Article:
Once a year, you can explore rare ecosystem of Thurston County's Glacial Heritage Preserve on Prairie Appreciation Day.
Location: Mima Mounds and Glacial Heritage preserves, Littlerock, Thurston County
Length: Five miles of trails at Mima Mounds (including a half-mile paved loop); seven miles at Glacial Heritage.
Level of difficulty: Level to gentle grade.
Setting: The 637-acre Mima Mounds Natural Area Preserve, famous for its mysterious mounds, also features a rare prairie habitat. When the white settlers arrived in South Puget Sound, along with dense forests they also encountered open rolling prairies. Native Americans managed these grasslands for thousands of years with periodic burns to encourage the growth of plants used for food and to provide habitat for deer and elk. This careful management of the prairies developed a unique ecosystem with several species and plant communities that exist nowhere else. This prairie landscape once extended from just south of Tacoma to the Chehalis River drainage, but now it makes up only about 3 percent of the land in South Puget Sound.
- Nathan Hale High School juniors boycott state test
- Scientists to study the 'modern miracle' of Ozzy Osbourne's survival
- Jesse Jones is back: Seattle's superhero consumer reporter is now at KIRO 7
- Seahawks' toughness is not for everyone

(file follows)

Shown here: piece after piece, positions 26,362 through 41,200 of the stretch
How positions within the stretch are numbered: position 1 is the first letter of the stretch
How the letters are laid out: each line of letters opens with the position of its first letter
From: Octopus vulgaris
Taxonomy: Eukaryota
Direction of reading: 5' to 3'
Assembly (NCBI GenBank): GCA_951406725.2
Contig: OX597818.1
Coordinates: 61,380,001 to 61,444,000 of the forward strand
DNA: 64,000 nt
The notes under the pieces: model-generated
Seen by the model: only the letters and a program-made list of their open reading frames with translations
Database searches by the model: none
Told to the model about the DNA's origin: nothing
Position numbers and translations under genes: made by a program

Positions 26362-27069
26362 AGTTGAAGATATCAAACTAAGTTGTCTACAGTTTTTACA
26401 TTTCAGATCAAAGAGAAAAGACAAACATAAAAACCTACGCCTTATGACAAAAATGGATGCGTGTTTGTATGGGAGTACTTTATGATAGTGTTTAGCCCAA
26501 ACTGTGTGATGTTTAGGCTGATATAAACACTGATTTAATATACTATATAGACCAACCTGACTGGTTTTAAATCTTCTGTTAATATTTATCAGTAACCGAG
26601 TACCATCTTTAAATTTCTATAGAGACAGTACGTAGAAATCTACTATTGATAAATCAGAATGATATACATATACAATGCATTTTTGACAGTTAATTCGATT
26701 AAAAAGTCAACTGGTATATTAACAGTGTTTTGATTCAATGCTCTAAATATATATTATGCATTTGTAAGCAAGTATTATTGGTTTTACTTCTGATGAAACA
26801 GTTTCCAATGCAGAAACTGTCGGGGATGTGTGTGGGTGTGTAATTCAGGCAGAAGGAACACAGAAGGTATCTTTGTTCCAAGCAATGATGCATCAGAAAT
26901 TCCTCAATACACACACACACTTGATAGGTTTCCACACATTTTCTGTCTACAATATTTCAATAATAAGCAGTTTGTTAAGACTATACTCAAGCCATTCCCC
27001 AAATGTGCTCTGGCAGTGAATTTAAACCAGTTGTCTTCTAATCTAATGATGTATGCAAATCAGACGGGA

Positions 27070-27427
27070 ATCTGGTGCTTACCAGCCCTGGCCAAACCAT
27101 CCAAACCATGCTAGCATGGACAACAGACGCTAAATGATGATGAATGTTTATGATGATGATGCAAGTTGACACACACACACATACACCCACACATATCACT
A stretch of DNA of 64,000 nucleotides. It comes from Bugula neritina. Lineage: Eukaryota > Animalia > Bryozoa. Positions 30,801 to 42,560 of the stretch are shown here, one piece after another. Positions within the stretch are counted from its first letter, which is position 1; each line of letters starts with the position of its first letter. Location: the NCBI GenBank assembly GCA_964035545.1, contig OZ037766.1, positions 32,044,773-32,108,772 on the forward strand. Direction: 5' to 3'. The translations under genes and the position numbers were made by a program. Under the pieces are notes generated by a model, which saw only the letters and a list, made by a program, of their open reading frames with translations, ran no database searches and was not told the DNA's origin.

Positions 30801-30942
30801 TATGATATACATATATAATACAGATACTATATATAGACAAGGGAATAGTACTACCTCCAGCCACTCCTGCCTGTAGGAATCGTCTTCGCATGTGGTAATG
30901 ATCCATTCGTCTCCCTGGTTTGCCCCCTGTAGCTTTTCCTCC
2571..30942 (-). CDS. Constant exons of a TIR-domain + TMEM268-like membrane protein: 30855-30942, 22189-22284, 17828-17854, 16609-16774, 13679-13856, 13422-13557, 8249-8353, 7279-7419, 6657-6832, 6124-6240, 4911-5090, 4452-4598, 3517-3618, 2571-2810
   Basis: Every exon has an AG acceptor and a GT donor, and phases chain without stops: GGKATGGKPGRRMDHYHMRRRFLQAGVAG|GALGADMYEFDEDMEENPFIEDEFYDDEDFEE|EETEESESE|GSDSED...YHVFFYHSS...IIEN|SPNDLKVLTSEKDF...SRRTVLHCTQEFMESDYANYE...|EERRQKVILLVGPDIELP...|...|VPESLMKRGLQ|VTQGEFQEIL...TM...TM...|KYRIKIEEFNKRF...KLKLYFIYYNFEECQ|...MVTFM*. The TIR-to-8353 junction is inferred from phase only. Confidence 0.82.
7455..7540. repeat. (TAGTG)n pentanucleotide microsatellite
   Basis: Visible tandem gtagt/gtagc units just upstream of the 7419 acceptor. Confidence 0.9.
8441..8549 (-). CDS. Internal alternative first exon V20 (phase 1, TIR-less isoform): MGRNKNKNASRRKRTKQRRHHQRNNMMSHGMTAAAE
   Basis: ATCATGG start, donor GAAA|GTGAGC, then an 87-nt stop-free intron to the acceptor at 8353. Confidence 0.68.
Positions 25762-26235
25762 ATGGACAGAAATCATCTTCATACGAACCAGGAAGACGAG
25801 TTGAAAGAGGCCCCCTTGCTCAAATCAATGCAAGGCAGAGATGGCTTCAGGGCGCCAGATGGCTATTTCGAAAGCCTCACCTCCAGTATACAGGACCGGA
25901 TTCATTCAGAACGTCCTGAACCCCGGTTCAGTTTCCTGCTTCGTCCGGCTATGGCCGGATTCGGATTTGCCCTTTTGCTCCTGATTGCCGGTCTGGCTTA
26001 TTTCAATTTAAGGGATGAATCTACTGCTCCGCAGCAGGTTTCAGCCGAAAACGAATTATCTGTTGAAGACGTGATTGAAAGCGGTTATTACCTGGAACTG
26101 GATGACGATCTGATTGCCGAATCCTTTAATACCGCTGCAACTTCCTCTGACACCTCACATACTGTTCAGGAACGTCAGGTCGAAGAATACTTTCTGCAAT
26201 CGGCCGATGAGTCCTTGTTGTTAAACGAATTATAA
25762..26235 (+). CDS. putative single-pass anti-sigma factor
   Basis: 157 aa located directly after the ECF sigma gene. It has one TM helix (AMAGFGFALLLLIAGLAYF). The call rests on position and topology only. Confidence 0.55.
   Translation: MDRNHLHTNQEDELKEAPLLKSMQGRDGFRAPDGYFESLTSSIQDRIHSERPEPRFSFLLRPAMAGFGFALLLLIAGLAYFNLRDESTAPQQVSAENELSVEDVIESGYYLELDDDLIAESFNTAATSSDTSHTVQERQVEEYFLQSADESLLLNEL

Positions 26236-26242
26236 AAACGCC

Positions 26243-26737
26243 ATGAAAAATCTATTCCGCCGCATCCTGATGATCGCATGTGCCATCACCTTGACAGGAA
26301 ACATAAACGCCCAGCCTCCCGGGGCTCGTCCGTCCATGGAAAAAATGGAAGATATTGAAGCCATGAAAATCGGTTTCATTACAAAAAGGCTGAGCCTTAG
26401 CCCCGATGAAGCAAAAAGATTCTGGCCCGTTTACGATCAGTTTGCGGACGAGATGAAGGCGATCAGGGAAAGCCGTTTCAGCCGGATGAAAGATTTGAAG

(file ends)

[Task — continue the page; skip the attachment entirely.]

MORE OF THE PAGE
- Ditching Dreamliners: United buys older, cheaper planes
Most Read Stories
Highlights: Wildflowers and butterflies make May and early June prime times to visit the prairies. The nearby 1,300-acre Glacial Heritage Preserve hosts the annual Prairie Appreciation Day from 10 a.m. to 3 p.m. this Saturday. (An excellent example of the Puget Prairie ecosystem, the Glacial Heritage Preserve is accessible to the public only for this annual celebration.)
Bring the family for lots of activities. Go on a wildflower walk, hear how Native Americans harvested prairie plants, and get up close and personal with small prairie creatures. Learn how the prairies are being restored and managed, or attend a talk to hear theories about what caused the mysterious mounds on this area’s prairie landscapes. Wander out among the flowers by yourself, and then hop a hayride back to the parking lot. Explore a five-mile, self-guided interpretive trail, or kids can check out fun, informative activity stations along the shorter two-mile trail.
Facilities: Vault toilet at Mima Mounds Preserve.
Restrictions: No pets, horses, bikes or plant collecting. Please keep on trails. During hot weather, bring water, sunscreen and a hat.
Directions: From Interstate 5 about 10 miles south of Olympia, take Exit 95. Go west on Maytown Road Southwest 3.8 miles through Littlerock to the “T” intersection. To reach the Glacial Heritage Preserve, turn left on Mima Road, go 2.7 miles, and turn left onto an unmarked gravel road. Drive to the end of the road and park near the gate. To reach the Mima Mounds Natural Area Preserve, turn right at the “T” intersection on Waddell Creek Road Southwest, go .8 miles north, and turn left.
For more information: 360-357-6280 (Nature Conservancy). Websites: www.southsoundprairies.org, www.prairieappreciationday.org or www.nature.org. The Nature Conservancy and Friends of Puget Prairies have volunteer opportunities at Glacial Heritage Preserve that let you access the area year-round.
Renton-based freelancer Cathy McDonald, a geologist by training, has written about science and nature travel for 20 years. She’s currently a travel guidebook editor at Rick Steves’ Europe Through the Back Door. Contact her: firstname.lastname@example.org